This month’s focus on training and development is, by default, all about people.
It is people who still do most of the tasks required in our workplaces, and who buy and learn from others. They can also relate to other people and even like them sometimes.
Every company invests to survive and develop – be that in property, plant, equipment, technology or research and development – but do we see our people as an investment or a cost?
If our workforce simply isn’t large enough, our economy will stagnate and fail to reach its potential.”
Human capital continues to be the single most important factor in determining the success or failure of Scotland’s businesses and the overall economy. We often hear and read about the need for more training, skills gaps, re-skilling, lifelong learning – all of which, of course, are vital ingredients.
In the north-east of Scotland the re-skilling challenge is crystalised by our transition from a fossil fuel-driven economy to renewables. The recent Making the Switch report by Robert Gordon University shows 45,000 people in the region are employed in the offshore energy sector.
It looks at four future scenarios and the worst of these – “regional decline” – sees this figure fall by an eye-watering 17,000 by 2030 as the UK oil and gas industry declines.
That’s the price of failing to take the opportunity in front of us.
If we achieve our ambitions to become a “global new energy hub”, the 45,000 could grow to 54,000, but only if we get the nature and timing of related decisions right.
But even more fundamental than any of this is the growing reality of a lack of people. If our workforce simply isn’t large enough, our economy will stagnate and fail to reach its potential.
In line with most European neighbours, Scotland’s population is ageing. By 2030, one-fifth of our population will be of retirement age. By 2050 that figure will surpass a quarter – meaning, without population growth the number of employees available to companies will continue to decline.
World Bank figures show Scotland’s population grew by only 5% between 1970 and 2020. This lags well behind peer nations Denmark (17%), Finland (20%), Norway (38%) and Ireland (67%) and, so far, it seems Brexit is serving only to exacerbate this gap.
So, first and foremost our challenge is to make sure immigration policy is fit for purpose and possibly devolved to regions to ensure our firms have access to the workforce they need to prosper. We then need to be better at telling our story to encourage more people to locate, live and work here. Only then can we turn our attention to making sure they have the necessary skills to fill the range of jobs that will power our future economy.
Back to the here and now, and as a result of the above factors – in tandem with the incredible cocktail of events we are living through – we are in one of the tightest employment markets in living memory.
The pandemic saw staff training and development slip down the list of priorities, as well as being more difficult to meaningfully deliver. Many job roles changed during this period but, due to the prevailing circumstances and challenges, staff were often not given the training to help them step up and deliver new duties to the best of their ability.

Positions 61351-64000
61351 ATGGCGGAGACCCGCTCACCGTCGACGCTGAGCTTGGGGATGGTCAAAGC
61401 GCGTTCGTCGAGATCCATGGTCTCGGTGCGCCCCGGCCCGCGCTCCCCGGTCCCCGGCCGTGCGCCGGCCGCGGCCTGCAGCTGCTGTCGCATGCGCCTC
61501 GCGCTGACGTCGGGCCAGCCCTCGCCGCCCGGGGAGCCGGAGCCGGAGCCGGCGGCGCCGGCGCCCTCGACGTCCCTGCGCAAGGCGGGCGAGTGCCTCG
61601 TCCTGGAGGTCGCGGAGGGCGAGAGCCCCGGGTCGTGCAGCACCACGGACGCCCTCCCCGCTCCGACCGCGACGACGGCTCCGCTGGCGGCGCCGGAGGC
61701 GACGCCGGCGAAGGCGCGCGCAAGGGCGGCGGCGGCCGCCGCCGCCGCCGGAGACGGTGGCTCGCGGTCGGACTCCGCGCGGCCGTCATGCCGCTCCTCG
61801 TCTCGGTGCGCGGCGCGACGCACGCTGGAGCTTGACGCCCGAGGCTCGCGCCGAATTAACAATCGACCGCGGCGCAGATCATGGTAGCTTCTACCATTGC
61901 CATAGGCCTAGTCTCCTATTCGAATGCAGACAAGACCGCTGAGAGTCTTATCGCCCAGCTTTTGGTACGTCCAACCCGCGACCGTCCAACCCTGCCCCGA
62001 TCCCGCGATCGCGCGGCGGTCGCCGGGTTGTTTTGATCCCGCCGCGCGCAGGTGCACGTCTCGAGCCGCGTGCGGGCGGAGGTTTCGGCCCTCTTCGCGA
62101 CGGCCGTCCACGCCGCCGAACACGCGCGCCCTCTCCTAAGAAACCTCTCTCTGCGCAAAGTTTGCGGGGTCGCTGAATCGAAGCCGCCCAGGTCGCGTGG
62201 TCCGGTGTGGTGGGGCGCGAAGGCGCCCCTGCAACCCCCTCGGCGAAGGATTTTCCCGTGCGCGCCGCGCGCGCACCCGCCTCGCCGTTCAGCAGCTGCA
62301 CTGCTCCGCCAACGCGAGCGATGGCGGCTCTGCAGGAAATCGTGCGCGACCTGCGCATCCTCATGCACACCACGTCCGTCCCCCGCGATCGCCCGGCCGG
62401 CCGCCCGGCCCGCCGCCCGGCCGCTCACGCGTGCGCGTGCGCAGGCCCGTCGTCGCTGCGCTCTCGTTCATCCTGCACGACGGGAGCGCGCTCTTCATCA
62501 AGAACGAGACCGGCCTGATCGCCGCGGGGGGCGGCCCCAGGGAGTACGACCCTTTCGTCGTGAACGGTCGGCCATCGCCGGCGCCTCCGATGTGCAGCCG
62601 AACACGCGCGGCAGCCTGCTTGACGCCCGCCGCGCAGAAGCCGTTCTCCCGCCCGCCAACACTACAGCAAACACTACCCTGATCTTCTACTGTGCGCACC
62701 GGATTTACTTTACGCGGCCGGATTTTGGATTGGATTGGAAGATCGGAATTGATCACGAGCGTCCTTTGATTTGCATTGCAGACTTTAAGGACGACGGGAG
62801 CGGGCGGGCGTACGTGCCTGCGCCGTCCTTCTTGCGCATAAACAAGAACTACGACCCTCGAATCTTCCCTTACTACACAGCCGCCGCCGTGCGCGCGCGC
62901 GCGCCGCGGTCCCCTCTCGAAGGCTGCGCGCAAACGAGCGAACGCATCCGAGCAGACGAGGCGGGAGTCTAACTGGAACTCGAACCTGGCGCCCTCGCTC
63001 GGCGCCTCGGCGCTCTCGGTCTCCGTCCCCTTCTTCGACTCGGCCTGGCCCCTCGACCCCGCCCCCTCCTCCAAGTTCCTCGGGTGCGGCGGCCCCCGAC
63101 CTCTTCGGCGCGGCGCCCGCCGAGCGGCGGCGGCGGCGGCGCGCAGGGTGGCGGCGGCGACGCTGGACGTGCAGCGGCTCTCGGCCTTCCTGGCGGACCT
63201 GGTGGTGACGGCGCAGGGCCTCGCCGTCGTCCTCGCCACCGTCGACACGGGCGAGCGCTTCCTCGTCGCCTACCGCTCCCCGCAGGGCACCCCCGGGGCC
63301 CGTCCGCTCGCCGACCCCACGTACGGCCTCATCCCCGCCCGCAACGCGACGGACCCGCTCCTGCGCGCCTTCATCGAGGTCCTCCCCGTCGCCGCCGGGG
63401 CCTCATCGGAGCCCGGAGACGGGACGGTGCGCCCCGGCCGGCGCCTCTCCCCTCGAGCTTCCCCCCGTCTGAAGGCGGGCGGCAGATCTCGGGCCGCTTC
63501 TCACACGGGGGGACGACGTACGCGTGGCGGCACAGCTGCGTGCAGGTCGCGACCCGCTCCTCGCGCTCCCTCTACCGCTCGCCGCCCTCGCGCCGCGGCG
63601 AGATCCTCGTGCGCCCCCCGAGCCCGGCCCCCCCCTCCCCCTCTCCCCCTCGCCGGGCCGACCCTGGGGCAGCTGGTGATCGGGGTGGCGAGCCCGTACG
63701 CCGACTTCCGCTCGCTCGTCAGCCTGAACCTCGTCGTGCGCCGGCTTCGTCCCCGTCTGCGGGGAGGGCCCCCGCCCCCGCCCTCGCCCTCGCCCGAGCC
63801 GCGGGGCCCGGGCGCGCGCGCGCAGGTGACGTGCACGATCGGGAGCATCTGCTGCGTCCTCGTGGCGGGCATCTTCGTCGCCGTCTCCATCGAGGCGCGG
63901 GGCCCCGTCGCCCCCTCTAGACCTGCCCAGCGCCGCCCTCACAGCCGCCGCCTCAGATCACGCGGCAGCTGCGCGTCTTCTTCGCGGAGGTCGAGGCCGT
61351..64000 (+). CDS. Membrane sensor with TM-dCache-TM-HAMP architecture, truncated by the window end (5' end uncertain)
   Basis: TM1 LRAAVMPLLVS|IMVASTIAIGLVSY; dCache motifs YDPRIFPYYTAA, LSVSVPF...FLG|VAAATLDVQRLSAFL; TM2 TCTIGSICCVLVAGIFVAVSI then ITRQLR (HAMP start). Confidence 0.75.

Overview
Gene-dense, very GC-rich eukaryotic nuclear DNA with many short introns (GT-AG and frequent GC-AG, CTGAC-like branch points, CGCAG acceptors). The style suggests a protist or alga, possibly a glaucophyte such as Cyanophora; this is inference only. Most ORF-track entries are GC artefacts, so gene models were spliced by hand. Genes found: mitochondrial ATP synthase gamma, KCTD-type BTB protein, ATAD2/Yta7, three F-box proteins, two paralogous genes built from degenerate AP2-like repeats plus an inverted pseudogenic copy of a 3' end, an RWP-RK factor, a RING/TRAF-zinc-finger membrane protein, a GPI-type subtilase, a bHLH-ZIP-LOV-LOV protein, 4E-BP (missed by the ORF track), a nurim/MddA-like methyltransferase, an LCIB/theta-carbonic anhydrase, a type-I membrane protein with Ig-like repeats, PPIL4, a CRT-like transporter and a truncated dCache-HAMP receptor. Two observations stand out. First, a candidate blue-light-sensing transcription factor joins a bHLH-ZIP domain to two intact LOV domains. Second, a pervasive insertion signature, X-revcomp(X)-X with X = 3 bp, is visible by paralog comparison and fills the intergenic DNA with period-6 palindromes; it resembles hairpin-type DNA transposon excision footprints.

The good news is a growing number of businesses see investing in staff training and development as key to retaining and attracting the very best people in this highly competitive environment. Using training to enhance the expertise and productivity of teams provides a competitive advantage, both in business performance and staff satisfaction.
This is borne out by the increasing number of bookings and inquiries we are seeing for the comprehensive training programmes offered by the chamber; from business and finance, and management and leadership to international trade and lots more. Across our network we run around 4,000 courses – attended by 30,000 delegates – every year.
But staff development is about more than just formal training. It’s about on-the-job learning, mentoring and ad-hoc colleague support, and the simple fact for employers is that achieving all of this as well as meaningful inclusion is much more challenging in a virtual environment.
New Office for National Statistics data unsurprisingly suggests the number of people working from home has more than doubled, compared to before the pandemic, with a bigger increase in Scotland than other parts of the UK.
Well, there’s a surprise, with Scottish Government messaging having stopped short of saying it’s ok to return to the office.
No substitute for office environment
This is a particular challenge for our young people, recent graduates or those in their first jobs from school. Many have never been in an office, met their colleagues face-to-face or had to opportunity for the incidental, environmental learning previous generations benefitted hugely from.
We need the public sector to take a lead and employers to be brave in resisting the idea that emergency measures should be made permanent.
Otherwise, the cost will be borne by our future workforce, who won’t have the rounded skillset we need for them, and their employers, to succeed.
Russell Borthwick is chief executive of Aberdeen and Grampian Chamber of Commerce.